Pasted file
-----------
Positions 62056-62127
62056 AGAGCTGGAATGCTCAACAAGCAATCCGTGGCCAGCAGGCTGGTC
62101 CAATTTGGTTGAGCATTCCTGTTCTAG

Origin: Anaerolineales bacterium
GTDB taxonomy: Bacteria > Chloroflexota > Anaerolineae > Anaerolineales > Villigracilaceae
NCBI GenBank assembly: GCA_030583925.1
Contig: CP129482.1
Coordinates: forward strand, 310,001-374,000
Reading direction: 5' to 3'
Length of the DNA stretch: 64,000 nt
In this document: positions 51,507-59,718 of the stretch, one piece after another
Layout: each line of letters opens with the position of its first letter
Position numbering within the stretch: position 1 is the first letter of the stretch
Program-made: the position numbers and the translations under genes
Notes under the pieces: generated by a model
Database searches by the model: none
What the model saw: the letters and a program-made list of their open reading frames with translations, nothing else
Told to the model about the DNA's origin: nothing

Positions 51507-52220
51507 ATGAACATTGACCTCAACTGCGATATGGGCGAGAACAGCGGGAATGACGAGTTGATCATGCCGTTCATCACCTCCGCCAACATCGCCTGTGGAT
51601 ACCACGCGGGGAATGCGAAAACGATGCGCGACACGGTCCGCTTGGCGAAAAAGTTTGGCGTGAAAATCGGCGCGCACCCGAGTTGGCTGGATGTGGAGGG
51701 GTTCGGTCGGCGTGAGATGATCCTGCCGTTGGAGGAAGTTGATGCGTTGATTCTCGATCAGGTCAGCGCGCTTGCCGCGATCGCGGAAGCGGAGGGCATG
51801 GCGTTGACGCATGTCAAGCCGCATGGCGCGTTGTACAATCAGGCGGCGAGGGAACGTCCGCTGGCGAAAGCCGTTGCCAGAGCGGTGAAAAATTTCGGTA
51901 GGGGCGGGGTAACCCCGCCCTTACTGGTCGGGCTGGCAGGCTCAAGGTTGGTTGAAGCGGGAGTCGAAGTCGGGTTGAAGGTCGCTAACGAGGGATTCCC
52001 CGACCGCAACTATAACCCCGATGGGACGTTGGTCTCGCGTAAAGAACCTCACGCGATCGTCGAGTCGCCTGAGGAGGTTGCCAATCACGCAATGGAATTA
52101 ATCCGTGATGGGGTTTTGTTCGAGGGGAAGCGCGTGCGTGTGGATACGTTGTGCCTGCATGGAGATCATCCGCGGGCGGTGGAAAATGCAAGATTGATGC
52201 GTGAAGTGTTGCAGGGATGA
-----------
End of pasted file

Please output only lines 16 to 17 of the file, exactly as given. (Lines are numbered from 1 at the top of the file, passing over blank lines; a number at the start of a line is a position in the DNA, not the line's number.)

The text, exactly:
Database searches by the model: none
What the model saw: the letters and a program-made list of their open reading frames with translations, nothing else